Dunes era officially over in Gary
BY ANTHONY NASELLA Post-Tribune correspondent June 26, 2012 11:16PM
Leslie Adkins/Post-Tribune Twelve year old Stepfhanie Johnson is part of the new Dunes Bowl Youth League. The program is reforming after a brief 3 year abscence. Children start bowling at age 5.
Updated: July 28, 2012 6:32AM
When Dunes Bowl, the last surviving bowling center in Gary, closed its doors a year ago, there were still hopes among the bowling community that new ownership would emerge with funds to reopen the center.
But any hopes of that happening literally crumbled this past week when demolition of the once-popular center began. Now Dunes is just a bittersweet memory in a town which once featured a dozen thriving bowling centers, from Ambassador Lanes to Tri-City Bowl.
First known as 12/20, Dunes started like any center, looking to gain league interest. At its peak, the leagues on Thursday and Friday night drew the biggest crowds, with bowlers coming from as far as Chicago and even Michigan to compete — especially for the lucrative side-pot games.
“We held at 42 teams strong for many years,” Pat Isabell, Dunes manager for nearly 20 years, said of the Friday league. “That was a high point in my career there. And we had no leagues when we opened in December of 1991,” Isabell said. “I remember building up all of our leagues, and the popularity of our youth leagues was another high point.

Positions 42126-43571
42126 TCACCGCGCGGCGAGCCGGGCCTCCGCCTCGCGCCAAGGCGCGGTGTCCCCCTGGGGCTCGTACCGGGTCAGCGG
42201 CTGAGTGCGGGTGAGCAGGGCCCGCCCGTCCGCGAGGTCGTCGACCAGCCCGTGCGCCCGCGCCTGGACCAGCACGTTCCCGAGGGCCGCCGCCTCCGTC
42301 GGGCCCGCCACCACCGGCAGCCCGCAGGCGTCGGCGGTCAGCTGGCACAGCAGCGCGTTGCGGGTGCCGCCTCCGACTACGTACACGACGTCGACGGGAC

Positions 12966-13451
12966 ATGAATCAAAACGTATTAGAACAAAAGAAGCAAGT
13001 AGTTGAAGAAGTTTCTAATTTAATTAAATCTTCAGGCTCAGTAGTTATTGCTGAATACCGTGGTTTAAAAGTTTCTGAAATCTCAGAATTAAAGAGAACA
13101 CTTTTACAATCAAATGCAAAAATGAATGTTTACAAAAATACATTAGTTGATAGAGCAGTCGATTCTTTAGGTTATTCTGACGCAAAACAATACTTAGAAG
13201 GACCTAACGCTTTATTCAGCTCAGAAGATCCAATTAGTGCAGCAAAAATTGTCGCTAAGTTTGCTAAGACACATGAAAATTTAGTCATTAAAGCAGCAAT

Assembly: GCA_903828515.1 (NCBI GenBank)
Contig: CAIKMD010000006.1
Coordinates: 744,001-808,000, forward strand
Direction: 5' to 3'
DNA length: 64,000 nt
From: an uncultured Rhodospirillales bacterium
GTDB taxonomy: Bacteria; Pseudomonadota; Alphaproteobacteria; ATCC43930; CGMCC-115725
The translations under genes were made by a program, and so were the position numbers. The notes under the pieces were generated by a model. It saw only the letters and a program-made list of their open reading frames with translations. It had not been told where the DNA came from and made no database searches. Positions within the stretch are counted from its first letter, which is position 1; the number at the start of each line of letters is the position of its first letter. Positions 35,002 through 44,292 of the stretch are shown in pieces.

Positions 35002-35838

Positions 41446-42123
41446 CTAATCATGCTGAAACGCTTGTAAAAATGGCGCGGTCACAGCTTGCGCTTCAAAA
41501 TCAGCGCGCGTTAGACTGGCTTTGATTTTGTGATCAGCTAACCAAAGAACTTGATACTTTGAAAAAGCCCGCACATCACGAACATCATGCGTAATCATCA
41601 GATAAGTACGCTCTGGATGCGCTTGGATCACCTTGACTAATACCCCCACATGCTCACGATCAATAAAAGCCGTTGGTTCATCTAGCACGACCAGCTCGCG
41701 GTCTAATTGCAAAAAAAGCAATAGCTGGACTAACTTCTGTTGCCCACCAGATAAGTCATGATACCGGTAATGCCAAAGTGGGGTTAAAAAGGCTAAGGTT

“We were one big family; I got to know pretty much everybody that bowled there because I was there almost seven days a week. Our owners, Mr. and Mrs. Johnson, were devoted to our patrons and were always looking out for their best interests at all times.”
Dennis Forbes Jr., Lake Shore Bowling Association member and longtime bowler at Dunes, said the center was supposedly purchased by a potential investor for almost $200,000, and there’s speculation that an office complex will now be built on the site.
“Dunes was a good house to bowl in, and it was known to have one of the tougher shots,” Forbes Jr. said. “Ever since Tri-City closed, everybody moved to Dunes, and I had bowled there since high school. The staff did a great job over the years there, and it showed with the popularity of the center.”
According to Anthony Forbes, younger brother of Dennis and another longtime patron, Dunes began a noticeable decline after longtime owner James Johnson sold the center.
“The new owner was making all these promises, and the first thing he did was have a comedy night in the bar,” Forbes said. “He asked me if I was coming, and I said I wasn’t. I asked him what he was doing for the bowlers. And that was the last season I bowled at Dunes.
“Bowlers don’t want comedy nights and poetry jams; they want to bowl. They want good lane conditions and automatic scoring. But it’s sad that we don’t have a bowling center now in Gary because we have plenty of space for one. But when Dunes was good, it was very good.”
Lake Shore Bowling Association Hall of fame member Mark Millsap, who bowled for more than 10 years at Dunes, said he had many memories of bowling at the center and said there was one specific detail in the number of lanes that he has never seen at any other center.
“Dunes was a 43-lane center when it opened up,” Millsap said. “They wanted to advertise that they always had lane availability. It’s a shame to see the center go because it was one of the icons of bowling in this region.”